Abstract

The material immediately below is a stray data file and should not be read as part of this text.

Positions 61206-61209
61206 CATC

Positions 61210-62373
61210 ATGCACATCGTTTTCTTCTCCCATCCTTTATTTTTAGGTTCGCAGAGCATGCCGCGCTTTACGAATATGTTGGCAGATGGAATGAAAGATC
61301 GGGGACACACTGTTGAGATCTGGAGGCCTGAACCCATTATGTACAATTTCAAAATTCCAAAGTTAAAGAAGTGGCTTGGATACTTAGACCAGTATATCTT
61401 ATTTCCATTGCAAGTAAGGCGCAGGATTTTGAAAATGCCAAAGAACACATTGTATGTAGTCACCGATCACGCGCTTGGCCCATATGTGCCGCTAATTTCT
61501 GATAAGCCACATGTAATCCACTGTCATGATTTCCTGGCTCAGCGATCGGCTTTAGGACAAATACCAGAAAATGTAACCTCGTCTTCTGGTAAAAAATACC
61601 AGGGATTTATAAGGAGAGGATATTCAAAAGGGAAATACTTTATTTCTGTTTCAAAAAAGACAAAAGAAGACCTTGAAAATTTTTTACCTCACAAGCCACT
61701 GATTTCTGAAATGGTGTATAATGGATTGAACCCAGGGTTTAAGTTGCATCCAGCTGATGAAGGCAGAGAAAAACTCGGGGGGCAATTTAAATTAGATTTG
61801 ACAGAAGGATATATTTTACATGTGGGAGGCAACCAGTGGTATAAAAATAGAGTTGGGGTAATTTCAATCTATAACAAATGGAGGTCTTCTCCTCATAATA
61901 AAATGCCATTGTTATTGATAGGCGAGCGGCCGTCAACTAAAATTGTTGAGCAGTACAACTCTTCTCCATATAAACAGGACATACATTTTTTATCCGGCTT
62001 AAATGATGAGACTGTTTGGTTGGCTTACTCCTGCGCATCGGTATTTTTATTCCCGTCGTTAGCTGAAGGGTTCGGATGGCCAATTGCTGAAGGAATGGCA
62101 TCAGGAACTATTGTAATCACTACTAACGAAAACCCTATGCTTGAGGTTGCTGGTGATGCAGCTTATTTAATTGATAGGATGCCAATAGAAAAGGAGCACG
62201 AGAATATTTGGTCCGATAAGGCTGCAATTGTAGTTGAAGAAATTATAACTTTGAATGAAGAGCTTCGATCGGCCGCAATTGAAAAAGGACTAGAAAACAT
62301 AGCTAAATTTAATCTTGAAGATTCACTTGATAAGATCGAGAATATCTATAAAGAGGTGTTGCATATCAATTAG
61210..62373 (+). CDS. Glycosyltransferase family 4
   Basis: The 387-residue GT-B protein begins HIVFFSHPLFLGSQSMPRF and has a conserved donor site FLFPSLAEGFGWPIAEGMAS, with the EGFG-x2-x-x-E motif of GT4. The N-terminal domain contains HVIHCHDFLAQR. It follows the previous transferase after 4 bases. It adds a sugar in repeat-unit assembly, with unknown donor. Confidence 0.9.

This paper examines the combined effect of three socioeconomic deprivations: education, wealth, and health on the utilisation of maternal health care services (MHCSs) among Bangladeshi women using the data of Bangladesh Demographic and Health Survey 2014. Both bivariate and multivariate statistical analyses were employed in this study. Multivariable logistic regression analysis is used to examine the effect of the multidimensional socioeconomic deprivations on the use of MHCSs. Of the women who had given at least one live birth in the three years preceding the survey, 43% were non-deprived by any dimension; 31% were deprived in one, 20% in two and 6% in all three dimensions. The prevalence of receiving four or more antenatal care (ANC) services was 31%; 38% used facility-based delivery (FBD) and 42% sought skilled birth assistance (SBA). When education and wealth deprivations were combined, women were significantly (P<0.01) least likely to seek assistance from SBA (OR=0.18, 95% CI: 0.14-0.24) and FBD (OR=0.17, 95% CI: 0.12-0.22); and when all three deprivations were combined women were less likely to receive ANC at least once (OR=0.16, 95% CI: 0.12-0.22) than those who were not deprived. Programmes should be undertaken to expand maternal health voucher schemes in more sub-districts and quality of care should be ensured for equal accessibility and availability of MHCSs targeting deprived and disadvantaged areas and women to ensure safe motherhood practices in Bangladesh. Our findings show that the situation of maternal health care in Bangladesh is not satisfactory.Antenatal care